OK, so you can file this one under “annoying, but not the end of the world”.
Three, like most mobile providers, has a mobile application that comes installed on your phone if you buy one from them, or you can download separately if you wish. It mostly replicates a limited subset of the MyThree website, allowing you to view your recent invoices, whether you are eligible for an upgrade, etc.
The first thing that jumped at me when I used this is that it has no authentication whatsoever - they just know who you are. This isn’t particularly interesting - the app only works on 3G and not when connected to Wifi, so it’s using the headers that get attached to many mobile networks requests for “special” hosts - you may remember these as the ones O2 famously leaked to the world once.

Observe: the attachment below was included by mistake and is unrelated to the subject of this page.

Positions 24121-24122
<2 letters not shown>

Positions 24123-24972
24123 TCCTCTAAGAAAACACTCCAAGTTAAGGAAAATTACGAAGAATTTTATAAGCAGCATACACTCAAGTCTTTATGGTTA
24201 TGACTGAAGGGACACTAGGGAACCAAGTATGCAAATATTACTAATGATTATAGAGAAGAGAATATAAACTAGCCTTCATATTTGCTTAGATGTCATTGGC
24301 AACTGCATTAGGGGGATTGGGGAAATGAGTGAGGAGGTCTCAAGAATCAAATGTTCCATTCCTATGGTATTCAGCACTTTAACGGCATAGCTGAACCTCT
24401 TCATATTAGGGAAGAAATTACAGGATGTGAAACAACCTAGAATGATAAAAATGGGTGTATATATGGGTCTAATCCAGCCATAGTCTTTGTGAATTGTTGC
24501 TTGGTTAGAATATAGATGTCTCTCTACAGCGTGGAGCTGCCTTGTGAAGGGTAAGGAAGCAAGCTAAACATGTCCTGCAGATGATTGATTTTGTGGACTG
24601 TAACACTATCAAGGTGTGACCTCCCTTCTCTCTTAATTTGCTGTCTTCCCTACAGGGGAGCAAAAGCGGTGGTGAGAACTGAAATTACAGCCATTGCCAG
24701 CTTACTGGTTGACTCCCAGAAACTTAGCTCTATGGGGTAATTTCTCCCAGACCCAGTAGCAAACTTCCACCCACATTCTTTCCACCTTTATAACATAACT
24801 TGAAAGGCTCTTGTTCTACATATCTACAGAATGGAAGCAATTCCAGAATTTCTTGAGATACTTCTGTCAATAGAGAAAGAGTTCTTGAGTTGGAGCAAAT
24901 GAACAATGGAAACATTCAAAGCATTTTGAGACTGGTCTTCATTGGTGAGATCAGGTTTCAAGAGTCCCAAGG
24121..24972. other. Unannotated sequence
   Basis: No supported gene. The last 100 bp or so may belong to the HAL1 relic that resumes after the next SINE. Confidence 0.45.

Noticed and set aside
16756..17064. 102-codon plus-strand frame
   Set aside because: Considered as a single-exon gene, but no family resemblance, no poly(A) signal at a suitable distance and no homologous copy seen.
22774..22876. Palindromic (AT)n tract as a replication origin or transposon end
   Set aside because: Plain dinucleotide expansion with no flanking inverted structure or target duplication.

No problems so far, except that they leak those headers to any application on the system who wants them - if it has internet permissions, but not READ_PHONE_STATE, it can just hit:
Which returns an XML file looking something like below:
<X-H3G-DEVICE-NAME>LG-Nexus-5</X-H3G-DEVICE-NAME> <X-H3G-PARTY-ID>xxxxxxxx</X-H3G-PARTY-ID> <X-H3G-ACCT-DATA>xxxxxxxx</X-H3G-ACCT-DATA> <X-H3G-MSISDN>xxxxxxxxxxxx</X-H3G-MSISDN>
I don’t know what “party id” and “account data” are. I’m curious if it’s the same as my Three account number on my bill, but MyThree is down at the moment, so I can’t check.
However, if you have a popular android app and need some targetted phone numbers to spam, that’s what MSISDN is. Of course, users don’t actually check permissions, so you could just request READ_PHONE_STATE with no justification anyway.
Makes you wonder what other fun stuff might be on their services though, eh.